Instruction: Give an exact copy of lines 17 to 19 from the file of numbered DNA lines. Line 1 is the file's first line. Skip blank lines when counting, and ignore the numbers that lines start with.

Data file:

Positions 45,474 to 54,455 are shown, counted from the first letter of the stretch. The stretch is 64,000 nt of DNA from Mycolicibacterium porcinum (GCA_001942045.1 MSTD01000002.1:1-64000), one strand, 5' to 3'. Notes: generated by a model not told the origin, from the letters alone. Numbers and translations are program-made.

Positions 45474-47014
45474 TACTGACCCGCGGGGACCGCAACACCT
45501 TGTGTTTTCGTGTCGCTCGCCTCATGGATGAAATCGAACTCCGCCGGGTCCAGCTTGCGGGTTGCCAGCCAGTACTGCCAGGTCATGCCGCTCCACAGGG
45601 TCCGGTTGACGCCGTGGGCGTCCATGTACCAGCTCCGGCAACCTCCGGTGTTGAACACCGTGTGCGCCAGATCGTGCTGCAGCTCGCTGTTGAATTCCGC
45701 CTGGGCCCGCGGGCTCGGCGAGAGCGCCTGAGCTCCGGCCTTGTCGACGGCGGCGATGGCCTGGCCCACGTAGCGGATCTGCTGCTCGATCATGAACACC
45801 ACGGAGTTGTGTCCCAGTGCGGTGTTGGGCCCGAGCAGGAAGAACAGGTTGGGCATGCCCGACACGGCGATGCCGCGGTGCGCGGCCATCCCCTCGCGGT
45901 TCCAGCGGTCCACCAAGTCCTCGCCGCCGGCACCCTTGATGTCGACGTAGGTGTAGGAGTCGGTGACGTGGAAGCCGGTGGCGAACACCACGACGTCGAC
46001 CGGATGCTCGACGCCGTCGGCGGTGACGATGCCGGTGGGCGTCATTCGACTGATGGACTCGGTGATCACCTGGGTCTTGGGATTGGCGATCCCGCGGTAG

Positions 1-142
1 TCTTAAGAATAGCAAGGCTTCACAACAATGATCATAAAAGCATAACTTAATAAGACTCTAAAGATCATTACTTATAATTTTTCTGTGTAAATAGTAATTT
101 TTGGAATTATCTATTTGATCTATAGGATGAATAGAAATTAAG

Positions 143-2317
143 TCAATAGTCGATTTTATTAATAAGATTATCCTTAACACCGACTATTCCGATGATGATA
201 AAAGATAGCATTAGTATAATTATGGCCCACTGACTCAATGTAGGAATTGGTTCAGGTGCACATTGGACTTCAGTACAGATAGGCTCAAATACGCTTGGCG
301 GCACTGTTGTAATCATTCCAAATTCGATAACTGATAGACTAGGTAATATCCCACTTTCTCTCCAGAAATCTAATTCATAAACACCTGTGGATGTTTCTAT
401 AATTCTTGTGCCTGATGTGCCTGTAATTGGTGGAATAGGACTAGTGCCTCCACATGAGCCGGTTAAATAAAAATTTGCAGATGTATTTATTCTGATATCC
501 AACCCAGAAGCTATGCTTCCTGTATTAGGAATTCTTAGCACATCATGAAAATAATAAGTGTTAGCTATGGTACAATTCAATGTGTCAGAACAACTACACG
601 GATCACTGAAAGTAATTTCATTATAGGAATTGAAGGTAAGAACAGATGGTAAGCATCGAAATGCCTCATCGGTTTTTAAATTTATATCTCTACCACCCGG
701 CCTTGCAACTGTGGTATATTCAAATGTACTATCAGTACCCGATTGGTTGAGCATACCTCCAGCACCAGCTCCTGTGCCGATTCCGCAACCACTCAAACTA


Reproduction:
401 AATTCTTGTGCCTGATGTGCCTGTAATTGGTGGAATAGGACTAGTGCCTCCACATGAGCCGGTTAAATAAAAATTTGCAGATGTATTTATTCTGATATCC
501 AACCCAGAAGCTATGCTTCCTGTATTAGGAATTCTTAGCACATCATGAAAATAATAAGTGTTAGCTATGGTACAATTCAATGTGTCAGAACAACTACACG
601 GATCACTGAAAGTAATTTCATTATAGGAATTGAAGGTAAGAACAGATGGTAAGCATCGAAATGCCTCATCGGTTTTTAAATTTATATCTCTACCACCCGG